De Laet IE, et al. A Clinician’s Guide to Management of Intra-abdominal Hypertension and Abdominal Compartment Syndrome in Critically Ill Patients. Crit Care. 2020 Mar 24;24(1):97.
Khan BA, et al. The Confusion Assessment Method for the ICU-7 Delirium Severity
Scale: A Novel Delirium Severity Instrument for Use in the ICU. Crit Care Med. 2017 May;45(5):851-857.
Measurements and Main Results: Patients received the CAM-ICU, Richmond Agitation-Sedation Scale (RASS), and Delirium Rating Scale-Revised (DRS-R)-98 assessments. A 7-point scale (0-7) was derived from responses to the CAM-ICU and RASS items. CAM-ICU-7 showed high internal consistency (Cronbach’s alpha=0.85) and good correlation with DRS-R-98 scores (correlation coefficient=0.64). Known-groups validity was supported by the separation of mechanically ventilated and non-ventilated assessments. Median CAM-ICU-7 scores demonstrated good predictive validity with higher odds (OR=1.47; 95% CI=1.30-1.66) of inhospital mortality, and lower odds (OR=0.8; 95% CI=0.72-0.9) of being discharged home after adjusting for age, race, gender, severity of illness, and chronic comorbidities. Higher CAM-ICU-7 scores were also associated with increased length of ICU stay (p=0.001).Continue reading
A discussion during a previous conference included the perioperative management of patients with atrial fibrillation receiving a direct oral anticoagulant (DOAC).
Reference: Douketis JD, et al. Perioperative management of patients with atrial fibrillation receiving a direct oral anticoagulant. JAMA Internal Medicine. 2019 Aug 5; doi:10/1001/jamainternmed.2019.2431
Summary: Each year, 1 in 6 patients with AF, or an estimated 6 million patients worldwide, will require perioperative anticoagulant management. When DOAC regimens became available for clinical use in AF, starting in 2010, no studies had been conducted to inform the timing of perioperative DOAC therapy interruption and resumption, whether heparin bridging should be given, and whether preoperative coagulation function testing was needed. Uncertainty about the perioperative management of DOACs may be associated with unsubstantiated practices and increased harm to patients.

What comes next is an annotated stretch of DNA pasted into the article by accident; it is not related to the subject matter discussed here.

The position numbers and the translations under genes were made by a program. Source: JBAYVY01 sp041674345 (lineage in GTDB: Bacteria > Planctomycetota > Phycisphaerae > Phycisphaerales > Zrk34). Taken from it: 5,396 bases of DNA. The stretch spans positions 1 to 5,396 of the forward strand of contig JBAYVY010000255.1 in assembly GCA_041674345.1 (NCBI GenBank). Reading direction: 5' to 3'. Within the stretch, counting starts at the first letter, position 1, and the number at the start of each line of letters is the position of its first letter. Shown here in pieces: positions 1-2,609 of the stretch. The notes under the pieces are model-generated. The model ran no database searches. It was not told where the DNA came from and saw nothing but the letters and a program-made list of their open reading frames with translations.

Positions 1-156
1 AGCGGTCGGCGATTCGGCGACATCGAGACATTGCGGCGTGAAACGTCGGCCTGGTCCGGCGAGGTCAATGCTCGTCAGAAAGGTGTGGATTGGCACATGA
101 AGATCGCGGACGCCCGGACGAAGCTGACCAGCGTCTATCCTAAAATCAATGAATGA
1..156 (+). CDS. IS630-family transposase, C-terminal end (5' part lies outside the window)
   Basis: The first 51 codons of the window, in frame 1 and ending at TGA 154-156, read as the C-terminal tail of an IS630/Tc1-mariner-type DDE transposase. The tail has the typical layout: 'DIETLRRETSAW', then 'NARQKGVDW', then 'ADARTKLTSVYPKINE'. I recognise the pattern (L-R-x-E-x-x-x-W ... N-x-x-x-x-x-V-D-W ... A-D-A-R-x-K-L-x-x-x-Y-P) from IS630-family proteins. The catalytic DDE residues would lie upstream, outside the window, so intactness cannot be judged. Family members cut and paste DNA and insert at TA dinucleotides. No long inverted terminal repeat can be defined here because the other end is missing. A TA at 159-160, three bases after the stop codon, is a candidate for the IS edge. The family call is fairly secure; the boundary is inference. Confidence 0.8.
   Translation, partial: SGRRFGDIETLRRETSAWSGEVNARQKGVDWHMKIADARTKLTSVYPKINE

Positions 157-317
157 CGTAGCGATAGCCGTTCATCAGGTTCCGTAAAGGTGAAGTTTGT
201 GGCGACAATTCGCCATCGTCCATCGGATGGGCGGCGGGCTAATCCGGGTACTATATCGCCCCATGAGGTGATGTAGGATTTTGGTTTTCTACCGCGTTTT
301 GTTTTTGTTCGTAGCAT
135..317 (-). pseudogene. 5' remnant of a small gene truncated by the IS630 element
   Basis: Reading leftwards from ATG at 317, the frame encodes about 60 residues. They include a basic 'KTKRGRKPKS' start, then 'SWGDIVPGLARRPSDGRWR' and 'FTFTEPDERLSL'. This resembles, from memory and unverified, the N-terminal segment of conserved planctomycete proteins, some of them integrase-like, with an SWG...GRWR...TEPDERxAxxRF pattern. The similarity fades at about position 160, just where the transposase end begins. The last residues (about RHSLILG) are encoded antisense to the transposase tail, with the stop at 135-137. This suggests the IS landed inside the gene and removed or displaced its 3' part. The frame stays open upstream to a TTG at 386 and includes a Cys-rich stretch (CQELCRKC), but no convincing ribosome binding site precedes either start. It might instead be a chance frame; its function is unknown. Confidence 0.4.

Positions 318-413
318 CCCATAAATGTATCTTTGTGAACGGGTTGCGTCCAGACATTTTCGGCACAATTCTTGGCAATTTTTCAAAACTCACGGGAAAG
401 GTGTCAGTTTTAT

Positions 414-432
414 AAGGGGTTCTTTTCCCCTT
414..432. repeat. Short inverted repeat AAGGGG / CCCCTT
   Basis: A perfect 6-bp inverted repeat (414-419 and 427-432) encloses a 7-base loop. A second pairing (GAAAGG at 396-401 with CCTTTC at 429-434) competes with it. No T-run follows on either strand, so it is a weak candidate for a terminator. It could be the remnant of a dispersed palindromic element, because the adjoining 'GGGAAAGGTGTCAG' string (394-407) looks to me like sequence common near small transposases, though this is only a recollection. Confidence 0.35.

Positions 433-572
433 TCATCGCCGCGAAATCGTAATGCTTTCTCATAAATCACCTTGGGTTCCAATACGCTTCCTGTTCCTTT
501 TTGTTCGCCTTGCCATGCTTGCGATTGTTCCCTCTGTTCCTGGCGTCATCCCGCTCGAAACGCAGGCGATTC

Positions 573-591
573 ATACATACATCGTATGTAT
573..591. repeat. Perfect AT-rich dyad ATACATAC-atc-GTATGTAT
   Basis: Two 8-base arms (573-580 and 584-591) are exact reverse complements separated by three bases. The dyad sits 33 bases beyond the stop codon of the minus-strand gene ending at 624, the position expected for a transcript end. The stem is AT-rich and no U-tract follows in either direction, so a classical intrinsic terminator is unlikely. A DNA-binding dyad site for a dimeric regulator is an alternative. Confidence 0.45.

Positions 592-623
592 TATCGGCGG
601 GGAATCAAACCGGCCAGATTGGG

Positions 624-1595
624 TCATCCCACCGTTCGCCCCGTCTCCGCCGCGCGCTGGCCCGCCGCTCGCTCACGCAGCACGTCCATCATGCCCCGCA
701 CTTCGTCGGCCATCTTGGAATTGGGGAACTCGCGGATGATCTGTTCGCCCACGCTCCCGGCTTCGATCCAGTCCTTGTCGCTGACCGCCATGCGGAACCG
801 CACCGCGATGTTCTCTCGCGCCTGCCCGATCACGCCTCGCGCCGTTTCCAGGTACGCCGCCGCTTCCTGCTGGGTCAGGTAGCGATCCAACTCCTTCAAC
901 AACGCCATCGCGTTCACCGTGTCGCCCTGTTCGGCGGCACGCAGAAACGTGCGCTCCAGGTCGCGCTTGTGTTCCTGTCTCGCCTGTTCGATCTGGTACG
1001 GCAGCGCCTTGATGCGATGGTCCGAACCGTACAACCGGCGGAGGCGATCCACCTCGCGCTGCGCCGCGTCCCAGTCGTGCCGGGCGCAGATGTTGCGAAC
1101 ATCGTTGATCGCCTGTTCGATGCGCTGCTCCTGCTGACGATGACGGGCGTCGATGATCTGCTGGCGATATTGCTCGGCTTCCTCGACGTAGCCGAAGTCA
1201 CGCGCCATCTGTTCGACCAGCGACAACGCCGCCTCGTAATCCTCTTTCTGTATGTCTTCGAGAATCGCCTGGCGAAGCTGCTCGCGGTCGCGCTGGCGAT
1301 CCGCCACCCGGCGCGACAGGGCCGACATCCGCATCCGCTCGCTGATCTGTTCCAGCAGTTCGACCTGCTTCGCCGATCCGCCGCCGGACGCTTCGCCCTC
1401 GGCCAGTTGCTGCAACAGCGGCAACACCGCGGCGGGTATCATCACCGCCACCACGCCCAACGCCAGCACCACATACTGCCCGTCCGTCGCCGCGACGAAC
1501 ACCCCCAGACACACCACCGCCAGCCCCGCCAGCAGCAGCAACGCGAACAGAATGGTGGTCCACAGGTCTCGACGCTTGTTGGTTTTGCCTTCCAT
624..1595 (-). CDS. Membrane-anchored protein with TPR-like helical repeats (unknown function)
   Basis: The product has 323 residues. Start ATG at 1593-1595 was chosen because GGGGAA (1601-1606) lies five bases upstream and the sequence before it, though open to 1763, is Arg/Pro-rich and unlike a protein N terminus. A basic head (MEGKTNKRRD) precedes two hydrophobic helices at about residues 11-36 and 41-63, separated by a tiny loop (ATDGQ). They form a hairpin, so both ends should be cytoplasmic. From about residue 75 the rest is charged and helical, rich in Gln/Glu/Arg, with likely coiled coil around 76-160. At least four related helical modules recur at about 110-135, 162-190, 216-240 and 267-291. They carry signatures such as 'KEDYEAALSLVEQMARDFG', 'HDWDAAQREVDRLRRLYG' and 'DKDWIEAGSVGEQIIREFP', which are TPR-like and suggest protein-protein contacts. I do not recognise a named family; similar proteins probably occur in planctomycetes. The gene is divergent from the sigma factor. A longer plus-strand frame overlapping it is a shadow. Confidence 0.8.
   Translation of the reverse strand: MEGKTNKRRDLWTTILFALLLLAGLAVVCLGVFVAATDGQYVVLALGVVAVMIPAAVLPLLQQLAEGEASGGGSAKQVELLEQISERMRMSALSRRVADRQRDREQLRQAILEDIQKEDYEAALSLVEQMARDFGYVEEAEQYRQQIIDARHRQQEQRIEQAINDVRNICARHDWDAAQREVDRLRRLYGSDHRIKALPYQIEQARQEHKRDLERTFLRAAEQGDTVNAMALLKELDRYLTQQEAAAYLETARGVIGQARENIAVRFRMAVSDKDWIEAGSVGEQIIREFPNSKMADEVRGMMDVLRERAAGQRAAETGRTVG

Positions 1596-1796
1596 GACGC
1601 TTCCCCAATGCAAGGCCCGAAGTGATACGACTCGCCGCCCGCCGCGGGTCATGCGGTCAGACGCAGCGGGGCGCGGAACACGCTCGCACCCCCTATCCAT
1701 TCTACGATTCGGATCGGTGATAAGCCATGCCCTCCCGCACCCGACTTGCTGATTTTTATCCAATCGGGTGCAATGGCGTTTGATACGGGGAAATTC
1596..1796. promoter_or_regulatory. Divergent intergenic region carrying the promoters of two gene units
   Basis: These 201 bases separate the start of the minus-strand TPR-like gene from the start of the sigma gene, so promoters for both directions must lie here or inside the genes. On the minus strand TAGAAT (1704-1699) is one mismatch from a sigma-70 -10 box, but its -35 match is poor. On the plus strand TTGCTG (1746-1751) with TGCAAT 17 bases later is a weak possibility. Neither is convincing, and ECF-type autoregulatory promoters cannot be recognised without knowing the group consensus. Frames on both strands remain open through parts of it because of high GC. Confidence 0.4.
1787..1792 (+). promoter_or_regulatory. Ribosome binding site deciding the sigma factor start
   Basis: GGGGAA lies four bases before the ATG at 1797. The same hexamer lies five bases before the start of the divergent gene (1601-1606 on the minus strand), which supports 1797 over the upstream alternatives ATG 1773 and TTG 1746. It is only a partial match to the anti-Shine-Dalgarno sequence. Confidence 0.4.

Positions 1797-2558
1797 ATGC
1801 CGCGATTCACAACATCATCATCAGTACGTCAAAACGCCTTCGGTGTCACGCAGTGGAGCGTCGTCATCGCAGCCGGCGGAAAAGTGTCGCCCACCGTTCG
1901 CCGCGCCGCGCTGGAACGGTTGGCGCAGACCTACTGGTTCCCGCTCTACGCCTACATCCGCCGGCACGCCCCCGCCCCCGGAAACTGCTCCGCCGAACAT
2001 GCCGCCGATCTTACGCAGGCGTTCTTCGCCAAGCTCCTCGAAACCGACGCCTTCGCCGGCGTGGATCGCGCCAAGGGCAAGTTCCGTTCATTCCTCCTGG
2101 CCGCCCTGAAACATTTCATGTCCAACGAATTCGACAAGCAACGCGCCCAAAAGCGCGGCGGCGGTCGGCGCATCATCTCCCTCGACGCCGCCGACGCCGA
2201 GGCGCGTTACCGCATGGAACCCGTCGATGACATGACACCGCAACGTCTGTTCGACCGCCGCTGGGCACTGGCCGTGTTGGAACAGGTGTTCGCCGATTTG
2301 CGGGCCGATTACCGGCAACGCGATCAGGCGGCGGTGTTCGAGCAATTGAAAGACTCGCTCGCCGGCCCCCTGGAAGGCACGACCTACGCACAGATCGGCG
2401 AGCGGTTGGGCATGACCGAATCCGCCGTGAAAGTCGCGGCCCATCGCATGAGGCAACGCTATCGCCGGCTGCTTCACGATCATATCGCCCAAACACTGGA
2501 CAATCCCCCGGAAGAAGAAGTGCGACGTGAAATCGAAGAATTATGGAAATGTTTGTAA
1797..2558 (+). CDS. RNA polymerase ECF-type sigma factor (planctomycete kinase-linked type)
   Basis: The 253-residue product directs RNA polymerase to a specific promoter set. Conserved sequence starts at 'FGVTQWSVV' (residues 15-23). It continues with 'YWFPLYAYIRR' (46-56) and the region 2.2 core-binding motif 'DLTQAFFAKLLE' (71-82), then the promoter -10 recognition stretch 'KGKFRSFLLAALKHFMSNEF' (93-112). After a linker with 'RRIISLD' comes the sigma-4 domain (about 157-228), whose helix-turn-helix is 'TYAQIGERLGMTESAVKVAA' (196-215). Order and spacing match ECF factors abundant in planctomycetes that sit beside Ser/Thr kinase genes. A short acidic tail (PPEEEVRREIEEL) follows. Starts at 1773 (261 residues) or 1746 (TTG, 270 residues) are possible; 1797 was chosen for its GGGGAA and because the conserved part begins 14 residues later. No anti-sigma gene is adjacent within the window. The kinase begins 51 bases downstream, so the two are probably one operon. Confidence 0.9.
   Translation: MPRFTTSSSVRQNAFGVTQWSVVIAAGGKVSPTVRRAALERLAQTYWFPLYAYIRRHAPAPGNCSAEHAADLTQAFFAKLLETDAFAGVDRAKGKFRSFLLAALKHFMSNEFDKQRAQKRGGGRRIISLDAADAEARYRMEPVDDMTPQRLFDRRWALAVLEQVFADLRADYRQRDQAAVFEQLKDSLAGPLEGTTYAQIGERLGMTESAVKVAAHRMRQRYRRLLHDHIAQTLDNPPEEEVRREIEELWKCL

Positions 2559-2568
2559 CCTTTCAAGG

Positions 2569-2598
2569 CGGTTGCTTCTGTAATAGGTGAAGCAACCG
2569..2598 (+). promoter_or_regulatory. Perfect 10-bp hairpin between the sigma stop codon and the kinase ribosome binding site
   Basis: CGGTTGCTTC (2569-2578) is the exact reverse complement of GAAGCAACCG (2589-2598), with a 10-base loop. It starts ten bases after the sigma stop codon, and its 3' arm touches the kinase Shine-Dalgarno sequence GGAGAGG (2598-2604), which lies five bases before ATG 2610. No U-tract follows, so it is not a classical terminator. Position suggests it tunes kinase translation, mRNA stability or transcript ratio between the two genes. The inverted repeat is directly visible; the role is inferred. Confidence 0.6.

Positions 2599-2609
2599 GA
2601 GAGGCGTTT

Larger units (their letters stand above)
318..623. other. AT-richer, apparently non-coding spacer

One discussion this week involved open surgical versus endovascular revascularization for acute limb ischemia (ALI).
Reference: Wang JC, Kim AH, Kashyap VS. Open surgical or endovascular revascularization for acute limb ischemia. Journal of Vascular Surgery. 2016 Jan;63(1):270-278. doi:10/1016/j.jvs.2015.09.055.
Summary: Peripheral arterial disease affects approximately 10 million Americans. It can lead to lower extremity ischemic rest pain or tissue loss (Rutherford classification 4 to 6, or Fontaine classification III and IV). Acute limb ischemia (ALI) is defined as the presence of symptoms within 2 weeks of onset. ALI pathogenesis includes vascular stenoses with subsequent in situ thrombosis or thromboembolism from a cardiac or aortoiliac source. Stenotic lesions may indicate untreated comorbidities (eg, hypertension, hypercholesterolemia, diabetes, or tobacco use), whereas thromboembolisms implicate undiagnosed cardiac arrhythmias, myocardial infarction (MI), or mural thrombus. Limb loss risk due to ALI can be as high as 40% with an attendant mortality rate of 15% to 20% (p.270).